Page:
Its time for the annual match-up between longtime rivals, Clemson and Georgia Tech.
In spite of recent results favoring the Tigers the Yellow Jackets still lead the series 51–32–2, with 61 games played in Atlanta, and only 20 games played in Clemson’s Death Valley.
The teams first met in 1898, when Clemson’s third-year program defeated Georgia Tech 23–0 to finish with a 3–1 record. The following year, the Tigers beat Tech again, 41–5. In 1904, Georgia Tech lured away Clemson’s head coach, John Heisman, with the prospect of a $450 pay raise ($12,962 in today’s money), which was a substantial, 25% salary increase.
In 1974, Georgia Tech made it’s very first trip to Death Valley and I was there. The game was much anticipated, not because a Clemson victory was assumed, it wasn’t. Clemson head coach Red Parker was breathing new life into his Tiger program and needed a signature win. On that Saturday in late September, having been shackled to a yearly trip to Atlanta, the Tiger faithful felt liberated.
Thankfully, the rivalry would then be played on a home and home basis, therefore, a little more equitable. The Tigers won that game 21-17 and I have to admit, it was a great, exciting day to be a young Tiger.
However, in 1977, Georgia Tech, a year before it joined the ACC, decided to end its series with Clemson. George Bennett, a great Clemson supporter known to all, was determined to preserve the game, as the trip to Atlanta provided a unique experience for the Tiger players and fanbase who had not been to a bowl game since the 1959 Bluebonnet Bowl.
In what was supposed to be the final game of the yearly matchups in Atlanta, at Bennett’s suggestion, thousands of Clemson supporters paid their expenses with $2 dollar bills, stamped with the shape of an Orange tiger paw. This was to demonstrate the large amount of money that the Clemson fanbase regularly pumped into the local economy because of the game. Today, it still ranks highly among the best of the many college football traditions that makes the game special.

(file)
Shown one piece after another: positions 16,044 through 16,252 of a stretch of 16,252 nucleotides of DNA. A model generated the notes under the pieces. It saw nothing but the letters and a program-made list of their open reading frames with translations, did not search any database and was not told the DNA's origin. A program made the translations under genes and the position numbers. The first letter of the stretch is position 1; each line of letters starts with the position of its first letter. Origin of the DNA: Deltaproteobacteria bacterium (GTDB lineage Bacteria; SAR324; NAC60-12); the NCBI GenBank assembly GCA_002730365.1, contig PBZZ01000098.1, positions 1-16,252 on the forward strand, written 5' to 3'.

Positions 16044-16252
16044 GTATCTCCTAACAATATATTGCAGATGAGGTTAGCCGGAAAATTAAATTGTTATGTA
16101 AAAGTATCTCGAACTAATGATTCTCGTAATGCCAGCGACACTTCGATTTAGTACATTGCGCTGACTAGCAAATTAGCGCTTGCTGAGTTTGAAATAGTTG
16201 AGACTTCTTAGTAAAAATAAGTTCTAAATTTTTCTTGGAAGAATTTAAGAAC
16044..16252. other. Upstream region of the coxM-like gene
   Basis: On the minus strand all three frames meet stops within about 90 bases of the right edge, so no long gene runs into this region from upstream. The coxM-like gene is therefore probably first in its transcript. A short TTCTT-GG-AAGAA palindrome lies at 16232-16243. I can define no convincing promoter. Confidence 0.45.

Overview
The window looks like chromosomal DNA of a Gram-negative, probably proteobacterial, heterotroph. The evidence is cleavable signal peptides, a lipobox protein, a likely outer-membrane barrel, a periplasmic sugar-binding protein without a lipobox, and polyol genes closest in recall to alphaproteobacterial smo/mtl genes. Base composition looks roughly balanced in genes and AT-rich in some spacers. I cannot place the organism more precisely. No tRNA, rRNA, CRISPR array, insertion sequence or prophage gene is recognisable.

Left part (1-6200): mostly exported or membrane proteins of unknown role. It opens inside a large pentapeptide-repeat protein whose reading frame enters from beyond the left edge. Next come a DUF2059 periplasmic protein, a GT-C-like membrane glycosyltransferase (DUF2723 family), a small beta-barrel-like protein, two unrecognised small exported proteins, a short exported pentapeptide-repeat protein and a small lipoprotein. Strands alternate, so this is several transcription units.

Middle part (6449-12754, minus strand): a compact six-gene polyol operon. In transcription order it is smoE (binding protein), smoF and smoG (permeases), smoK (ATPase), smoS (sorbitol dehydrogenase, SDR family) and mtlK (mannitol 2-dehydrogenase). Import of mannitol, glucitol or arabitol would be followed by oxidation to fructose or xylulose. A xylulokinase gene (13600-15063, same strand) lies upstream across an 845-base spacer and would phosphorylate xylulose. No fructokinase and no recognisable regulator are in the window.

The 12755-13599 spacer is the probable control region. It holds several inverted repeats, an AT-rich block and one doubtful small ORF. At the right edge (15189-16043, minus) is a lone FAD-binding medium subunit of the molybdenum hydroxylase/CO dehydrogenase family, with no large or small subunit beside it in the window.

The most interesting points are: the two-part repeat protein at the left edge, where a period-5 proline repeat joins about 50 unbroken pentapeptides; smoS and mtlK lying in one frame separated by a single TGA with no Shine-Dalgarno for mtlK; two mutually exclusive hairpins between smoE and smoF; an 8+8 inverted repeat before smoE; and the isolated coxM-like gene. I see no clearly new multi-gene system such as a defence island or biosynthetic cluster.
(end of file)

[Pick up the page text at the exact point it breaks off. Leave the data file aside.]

The series resumed in 1983 when Georgia Tech began playing football in the ACC. Since that game, it has become one of the most competitive rivalries in the ACC, with a record of 17-16, with Clemson currently leading the series by one game. These games have often been decided at the last minute and by small margins. Who could ever forget the 2001 game where Woody Dantzler became a living legend leading the Tigers to a thrilling come from behind 47-44 victory?
In the 2009 season, both teams won their respective division in the ACC. For the first time in series history, the two teams met for a second time in one season, in the ACC Championship Game. That game also marked the first postseason meeting between the programs. It was also the first time the series has been played outside of Atlanta or Clemson since 1899. Georgia Tech won 39–34; however, the NCAA later vacated the last 3 games of Georgia Tech’s 2009 season, along with the ACC Championship.
Dabo Swinney’s Tigers are on a six game win streak in the series. Third year head coach Geoff Collins has a huge rebuilding plan for the Jackets and though minuscule progress has been made, they are at least trending upward. Not being overconfident but realistic, I expect the winning streak to continue. That being said, when these two rivals play, regardless of records and streaks, anything can happen.
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